Marketing your personal training business

To date, most fitness professionals have followed a similar strategy when it comes to marketing their personal training business and one that does seem sensible.

Sure, if you’re looking to expand your client base to generate more profit, it makes sense to spend most of your marketing budget on outbound marketing efforts and invest much less into your current clients. Though this is how the game has been played for years, the industry is changing and becoming incredibly competitive. If you’re a startup personal trainer, it’s highly unlikely that your marketing efforts will be more successful than those of chain clubs, so you’ve got to think smart!

So the acronym goes: GAME ON – Gain Advantage, Monetise Everything, Overlook Nothing.

Powerful isn’t it, so pay attention!

1. Refocus and referral

It’s time to invert the personal training marketing equation and think about investing most of your budget into your existing clients. It may sound narrowing and we know you want to aim big, but the return on this investment will put you in good stead. Make a client referral program because marketing strategies are, in fact, most effective when presented to people that already know, like, and trust you. When your clients send business your way, reward them… everyone responds well to incentives and if your client knows there’s something in it for them – a free session or health vouchers, for example, they will be willing to help you out.

2. Don’t be afraid to ask

There is no shame in promoting your business to current clients. After all, it’s them who know best what you can do and how good you are, so it is natural to talk about advancing yourself in their company. Make sure your client is aware of the scope of your ability – you might be helping them with a fat-loss program but can you also help athletes with endurance training? People who do exercise are likely to have friends who do exercise, so forget the idea that it’s ‘cheap’ to ask for referrals, and ASK!

3. Transformation challenges

Never underestimate the value of visual impact when it comes to planning how you will market your personal training services.

It’s all very well and good telling your client you can help them shift those unwanted pounds in 6 weeks, but if you can show them how your other clients have done just that, it will have far more resonance!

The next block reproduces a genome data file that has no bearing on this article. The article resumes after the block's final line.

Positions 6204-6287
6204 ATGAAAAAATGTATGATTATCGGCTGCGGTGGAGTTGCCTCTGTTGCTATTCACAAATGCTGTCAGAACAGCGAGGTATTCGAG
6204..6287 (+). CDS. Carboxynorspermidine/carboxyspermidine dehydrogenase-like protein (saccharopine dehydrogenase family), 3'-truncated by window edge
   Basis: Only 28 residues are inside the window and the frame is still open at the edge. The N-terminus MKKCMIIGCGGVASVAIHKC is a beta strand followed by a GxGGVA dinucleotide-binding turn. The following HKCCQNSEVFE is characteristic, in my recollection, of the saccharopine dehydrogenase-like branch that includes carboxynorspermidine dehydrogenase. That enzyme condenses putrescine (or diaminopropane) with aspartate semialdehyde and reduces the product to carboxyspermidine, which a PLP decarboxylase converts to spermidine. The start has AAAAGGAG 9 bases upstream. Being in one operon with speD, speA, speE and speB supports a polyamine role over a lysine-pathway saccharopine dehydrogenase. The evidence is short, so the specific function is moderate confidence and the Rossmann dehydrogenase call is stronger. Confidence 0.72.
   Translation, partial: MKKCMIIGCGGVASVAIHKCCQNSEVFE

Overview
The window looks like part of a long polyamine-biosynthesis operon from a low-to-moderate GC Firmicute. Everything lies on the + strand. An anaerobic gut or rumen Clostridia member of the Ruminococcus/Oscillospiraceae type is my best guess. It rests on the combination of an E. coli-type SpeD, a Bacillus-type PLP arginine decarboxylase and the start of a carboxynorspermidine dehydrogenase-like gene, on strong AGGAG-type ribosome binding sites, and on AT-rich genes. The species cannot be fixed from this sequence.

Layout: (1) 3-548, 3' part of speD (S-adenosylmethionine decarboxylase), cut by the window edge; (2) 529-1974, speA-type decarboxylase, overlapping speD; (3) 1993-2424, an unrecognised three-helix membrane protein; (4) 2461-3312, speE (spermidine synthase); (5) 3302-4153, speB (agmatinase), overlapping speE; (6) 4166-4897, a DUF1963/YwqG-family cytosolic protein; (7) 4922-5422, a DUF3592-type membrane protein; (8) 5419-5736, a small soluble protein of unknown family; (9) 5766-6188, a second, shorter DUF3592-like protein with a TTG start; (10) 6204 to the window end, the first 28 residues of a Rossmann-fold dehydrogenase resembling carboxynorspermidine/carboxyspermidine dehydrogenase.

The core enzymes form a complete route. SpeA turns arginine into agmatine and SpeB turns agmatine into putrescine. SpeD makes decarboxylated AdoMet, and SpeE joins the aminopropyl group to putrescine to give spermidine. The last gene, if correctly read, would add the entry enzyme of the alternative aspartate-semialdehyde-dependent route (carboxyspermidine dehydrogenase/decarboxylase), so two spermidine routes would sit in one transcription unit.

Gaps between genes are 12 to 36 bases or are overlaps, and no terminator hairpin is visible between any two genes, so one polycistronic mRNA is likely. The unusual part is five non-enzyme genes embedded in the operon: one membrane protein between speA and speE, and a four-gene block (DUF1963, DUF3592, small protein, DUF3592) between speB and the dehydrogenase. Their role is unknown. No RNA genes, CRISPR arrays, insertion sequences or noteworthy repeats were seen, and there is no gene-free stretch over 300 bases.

If you find willing clients who are prepared to share their transformation journey, whether it be through photos of testimonials, it will make a great addition to your website or even to your sales pitch in conversation.

4. Social Media

Its next to impossible to ignore its daily relevance, presence and power, so if you think old school marketing will work today for your personal training business, think again! Not only can social media marketing reach a wealth of people, it’s really very easy and simple. You can create a business account on Facebook, Twitter and Instagram. Do you know what we said about visual impact? Instagram, in particular, is great for this…you can draw people in with ‘6-pack workout’ and desirable image, and then direct them to your website. Daily posts will promote your presence and make your business accessible to the masses.

5. Positioning

As we’ve said, the personal training industry is hugely competitive. Everywhere you turn there’s a ‘fitness expert’ ready to sustain the world’s rising interest in health and fitness. There is also now added competition from home workouts and fitness apps, so it’s essential that your business focus is to create a competitive advantage.

Know what your client does not have and wants, know what you need to offer to make yourself the best choice in the market place, and know how to play your strengths. If you shift your business to rely on those strengths, you’ll be well positioned in the market to reap the benefits of a unique service.

6. Stay ahead of the crowd

Information is now so accessible that you must be ready to provide the information that is not easily accessible. No one wants to pay to be told something they could have read about in Fitness Weekly.

If you can satisfy your client’s curiosity they will keep coming back for more, and whatever you do don’t think that client education will mean they will eventually not need your business anymore!

A client will always come back for new programs and tougher workouts so long as you stay at the top of your game, and help them to achieve and further their goals.

To do so, you must also always be looking for ways to educate yourself whether that’s attending fitness events, talking to the best in the industry, or just pooling ideas.

7. Be professional

At the end of the day, personal training involves risk. You’re dealing with potentially unfit clients who are not accustomed to exercise, you’re supervising their handling of equipment and machines, and you yourself must stay fit…when you yourself are your business, it pays to be responsible. Promoting a friendly and approachable persona is great, but the professional side of your business can be measured by whether or not you have comprehensive personal training insurance. This needs to cover third-party liability and relevant qualifications, among others. Display these details on your website to demonstrate your professionalism, responsibility, legitimacy and experience.

Aside from the seven points above, it’s important to remember you will need full cover when operating as a personal trainer. Click here to get a personal trainer insurance quote from £4.29 a month.

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